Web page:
While Martinez is fighting for his country and to retain his title, Murray finds himself with the shot of a lifetime. He'll be the severe underdog, but that's something he can use to his advantage. The pressure isn't as intense when no one expects you to win.

    One can assume he's been getting advice from his promoter, some English guy named Ricky Hatton. Hatton has been in a few of these fights. Can Murray find a way to take advantage of the opportunity to shine under the HBO lights?

What Does Martinez Have to Do to Win the Fight?

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    For Martinez to win, he needs to do what he usually does: confuse and frustrate his opponent while attacking. He'll need to open Murray's guard by staying in the pocket and throwing the straight left hand up the middle. He'll need to avoid overlooking Murray, something that may not be easy for him to do.

    Finally, he'll need to stay focused for the entire fight and not give Murray an opportunity to climb into the fight. The best way to do this is by keeping his hands moving. Again, Murray seems to prefer to defend rather than trade. If he keeps Murray on the defensive, he's winning the fight.

What Does Murray Have to Do to Win the Fight?

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    Clearly, this would be a massive upset, mainly because Martinez is so good but also because little is known of Murray outside the U.K. But for Murray to have a chance, he absolutely has to establish and maintain his jab.

    He won't have to land it that frequently, but he has to get Martinez thinking about it enough that he can set up the straight right. Also, he should go to the body.

    Sergio is usually bouncing all over the ring, so in the beginning at least, it may be hard to catch him cleanly in the head. If he can hit him to the body, he may slow him down enough that he'll be able to land some shots in the second half of the fight.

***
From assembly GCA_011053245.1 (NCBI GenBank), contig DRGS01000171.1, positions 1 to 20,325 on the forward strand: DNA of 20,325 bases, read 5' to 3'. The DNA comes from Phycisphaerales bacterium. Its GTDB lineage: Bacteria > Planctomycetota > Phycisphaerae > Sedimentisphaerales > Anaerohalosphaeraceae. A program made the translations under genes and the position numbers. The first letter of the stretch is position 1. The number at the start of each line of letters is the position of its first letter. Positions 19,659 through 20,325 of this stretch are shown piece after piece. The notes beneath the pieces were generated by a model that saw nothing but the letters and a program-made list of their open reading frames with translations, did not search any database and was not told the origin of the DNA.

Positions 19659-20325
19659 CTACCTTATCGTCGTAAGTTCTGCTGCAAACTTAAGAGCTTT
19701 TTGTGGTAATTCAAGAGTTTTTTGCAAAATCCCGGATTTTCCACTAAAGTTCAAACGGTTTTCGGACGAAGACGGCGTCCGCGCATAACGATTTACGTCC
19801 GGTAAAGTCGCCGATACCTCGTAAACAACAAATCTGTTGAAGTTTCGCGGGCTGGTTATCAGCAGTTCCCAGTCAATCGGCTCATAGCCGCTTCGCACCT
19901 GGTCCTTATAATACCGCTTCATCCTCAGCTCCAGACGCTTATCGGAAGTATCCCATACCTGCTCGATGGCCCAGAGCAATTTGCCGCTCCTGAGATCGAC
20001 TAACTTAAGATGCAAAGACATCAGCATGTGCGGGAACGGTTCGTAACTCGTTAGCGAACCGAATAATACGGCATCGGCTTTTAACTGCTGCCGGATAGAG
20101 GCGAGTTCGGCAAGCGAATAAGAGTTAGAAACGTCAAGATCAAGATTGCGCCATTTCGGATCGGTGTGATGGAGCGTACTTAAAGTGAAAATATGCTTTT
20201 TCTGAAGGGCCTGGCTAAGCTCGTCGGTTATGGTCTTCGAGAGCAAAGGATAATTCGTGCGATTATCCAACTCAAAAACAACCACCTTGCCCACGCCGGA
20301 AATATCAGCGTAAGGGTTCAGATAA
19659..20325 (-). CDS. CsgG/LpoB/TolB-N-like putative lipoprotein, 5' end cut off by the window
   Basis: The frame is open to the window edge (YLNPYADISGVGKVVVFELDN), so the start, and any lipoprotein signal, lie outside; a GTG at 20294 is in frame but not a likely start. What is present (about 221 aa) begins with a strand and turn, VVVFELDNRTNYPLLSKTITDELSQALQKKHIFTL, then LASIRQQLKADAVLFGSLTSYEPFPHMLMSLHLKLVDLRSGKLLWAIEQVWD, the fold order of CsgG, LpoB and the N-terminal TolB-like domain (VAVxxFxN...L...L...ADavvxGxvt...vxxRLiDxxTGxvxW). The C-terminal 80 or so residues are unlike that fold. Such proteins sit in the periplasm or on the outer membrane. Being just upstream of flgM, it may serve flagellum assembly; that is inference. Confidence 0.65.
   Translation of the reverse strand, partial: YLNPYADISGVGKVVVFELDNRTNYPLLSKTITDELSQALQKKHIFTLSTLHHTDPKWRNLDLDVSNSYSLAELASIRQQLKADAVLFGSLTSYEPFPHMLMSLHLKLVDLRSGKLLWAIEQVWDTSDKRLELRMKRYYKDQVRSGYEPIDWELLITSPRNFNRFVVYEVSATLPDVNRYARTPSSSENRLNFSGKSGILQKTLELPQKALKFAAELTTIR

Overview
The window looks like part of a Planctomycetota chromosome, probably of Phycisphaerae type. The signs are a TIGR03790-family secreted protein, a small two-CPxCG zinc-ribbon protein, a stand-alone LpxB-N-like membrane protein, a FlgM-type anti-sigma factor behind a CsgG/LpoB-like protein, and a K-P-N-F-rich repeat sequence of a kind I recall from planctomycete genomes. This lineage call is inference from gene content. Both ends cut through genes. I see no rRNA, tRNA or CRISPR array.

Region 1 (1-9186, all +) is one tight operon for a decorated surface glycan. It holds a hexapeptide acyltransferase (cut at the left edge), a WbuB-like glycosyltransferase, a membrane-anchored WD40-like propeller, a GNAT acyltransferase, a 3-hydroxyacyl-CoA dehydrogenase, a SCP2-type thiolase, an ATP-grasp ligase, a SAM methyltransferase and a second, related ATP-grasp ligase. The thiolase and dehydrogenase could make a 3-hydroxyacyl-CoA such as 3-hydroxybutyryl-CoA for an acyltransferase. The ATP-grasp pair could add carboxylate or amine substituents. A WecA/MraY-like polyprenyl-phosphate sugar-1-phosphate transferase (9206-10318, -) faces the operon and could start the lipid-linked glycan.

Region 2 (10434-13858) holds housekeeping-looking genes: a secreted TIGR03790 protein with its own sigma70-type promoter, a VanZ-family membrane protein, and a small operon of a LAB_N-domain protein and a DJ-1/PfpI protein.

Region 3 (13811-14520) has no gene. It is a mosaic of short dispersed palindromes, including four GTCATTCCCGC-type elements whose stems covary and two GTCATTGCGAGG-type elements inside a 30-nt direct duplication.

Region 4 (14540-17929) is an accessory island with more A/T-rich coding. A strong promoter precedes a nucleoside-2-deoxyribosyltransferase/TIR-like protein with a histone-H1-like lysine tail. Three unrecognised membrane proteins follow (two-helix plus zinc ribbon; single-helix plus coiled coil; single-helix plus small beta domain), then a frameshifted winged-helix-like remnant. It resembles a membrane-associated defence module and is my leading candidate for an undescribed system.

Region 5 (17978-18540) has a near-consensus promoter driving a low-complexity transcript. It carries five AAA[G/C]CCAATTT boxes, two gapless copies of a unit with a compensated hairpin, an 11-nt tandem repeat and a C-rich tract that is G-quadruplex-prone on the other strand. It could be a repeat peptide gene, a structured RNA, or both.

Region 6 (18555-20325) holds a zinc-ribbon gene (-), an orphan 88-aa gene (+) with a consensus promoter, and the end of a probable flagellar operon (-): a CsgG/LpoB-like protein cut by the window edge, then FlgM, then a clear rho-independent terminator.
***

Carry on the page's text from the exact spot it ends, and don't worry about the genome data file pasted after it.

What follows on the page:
This isn't a fun option for anybody, but Murray will have to be willing to trade shots. Sergio is certainly more than willing to engage, sometimes to his detriment. Murray will be taking a risk here, but if he doesn't come out of that shell, he'll have no chance at all. The last thing he needs to do is to take a page out of Chavez Jr.'s book and keep Sergio moving.

    He's an incredible athlete, but let's not forget the obvious: he's 39 years old. At some point, Martinez' legs will betray him. Perhaps it will be Saturday. Murray needs to put those legs to work.


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    If Sergio Martinez fights long enough, he's going to be bested by Father Time. It's inevitable, but it won't be Saturday. Martinez is simply too good and too determined not to lose.

    Murray is going to surprise a few people here, mostly because he isn't the easiest guy in the world to hit, but Martinez will eventually open him up and stop him.

    The result will be an entertaining fight and a 10th-round stoppage for Sergio "Maravilla" Martinez.